After seeing what neighboring counties went through last year with Hurricane Michael, folks here on the Emerald Coast are eager to help those in the Bahamas that suffered at the hands of Hurricane Dorian.
“We’ve had customers coming in asking about it obviously,” said Ryan Cox, general manager of Bass Pro Shops at Destin Commons. “The Bahamas is a bucket list fishing location … and we have a lot of customers here that like to go over there and fish. So they are very concerned."
Cox said the short-term concern is to keep people safe and get them basic essentials and supplies and in the long term, the plan is to help them rebuild.
“I’m very excited that Bass Pro has stepped up. Millions of dollars are already headed that way,” Cox said, noting that more than 81,000 anglers have donated to Anglers for the Bahamas relief campaign through Convoy of Hope.
Johnny Morris, founder of Bass Pro Shops, has made a personal pledge of $1 million last week in Fort Lauderdale. He is also pledging a $100 donation to the relief fund for every a Johnny Morris Signature Reel or Rod sold in the stores.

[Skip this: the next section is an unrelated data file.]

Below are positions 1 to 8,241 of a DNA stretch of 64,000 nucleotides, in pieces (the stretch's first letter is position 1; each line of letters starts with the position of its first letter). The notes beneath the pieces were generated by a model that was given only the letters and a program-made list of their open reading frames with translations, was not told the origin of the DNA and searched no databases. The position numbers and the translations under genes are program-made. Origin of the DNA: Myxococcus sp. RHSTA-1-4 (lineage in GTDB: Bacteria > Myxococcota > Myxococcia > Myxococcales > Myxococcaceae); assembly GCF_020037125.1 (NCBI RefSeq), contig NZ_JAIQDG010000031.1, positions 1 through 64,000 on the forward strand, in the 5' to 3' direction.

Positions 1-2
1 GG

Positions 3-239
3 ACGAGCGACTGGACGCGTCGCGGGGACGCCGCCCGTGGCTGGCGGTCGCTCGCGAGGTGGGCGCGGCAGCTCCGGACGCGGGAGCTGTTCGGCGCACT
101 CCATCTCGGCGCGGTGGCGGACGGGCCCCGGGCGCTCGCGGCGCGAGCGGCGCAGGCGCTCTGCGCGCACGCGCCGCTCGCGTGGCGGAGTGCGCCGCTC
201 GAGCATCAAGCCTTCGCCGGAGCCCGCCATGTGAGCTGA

Cox said they have already sold a couple of the rod and reels locally.
As for the Destin Bass Pro Shop, they are doing the “roundup.” For example if a customer buys something and it rings up at $12.39, they will have the option to roundup to the next dollar with all that money going to the Bahamas relief.
“All roundups are converted to go to the Bahamas relief,” Cox said. “All our cashiers are talking to the customers about what that money is going to.”
Customers also have the option to donate more at the time of checkout. For those that donate at least $5 or more in Bass Pro Shops will receive an “Anglers for the Bahamas” bumper sticker, which will be available in stores soon.
And it’s not just the Destin Bass Pro that’s onboard for the roundup, but all of the Bass Pro and Cabela stores across North America.
“That’s almost 200 stores that are gathering that donation money and is being sent to that relief,” Cox said.
The relief fund is going through Convoy of Hope, which Cox said has a good reputation.
“So we know it's going to the right places … it’s going directly to take care of those people,” he said.
And every penny counts.
“I know every time I buy a pack of gum … I round up,” Cox said. “Locals have asked how we can help. This gives them an avenue locally to contribute some money or buy product that we then know the money goes to the right place and through the right channels.”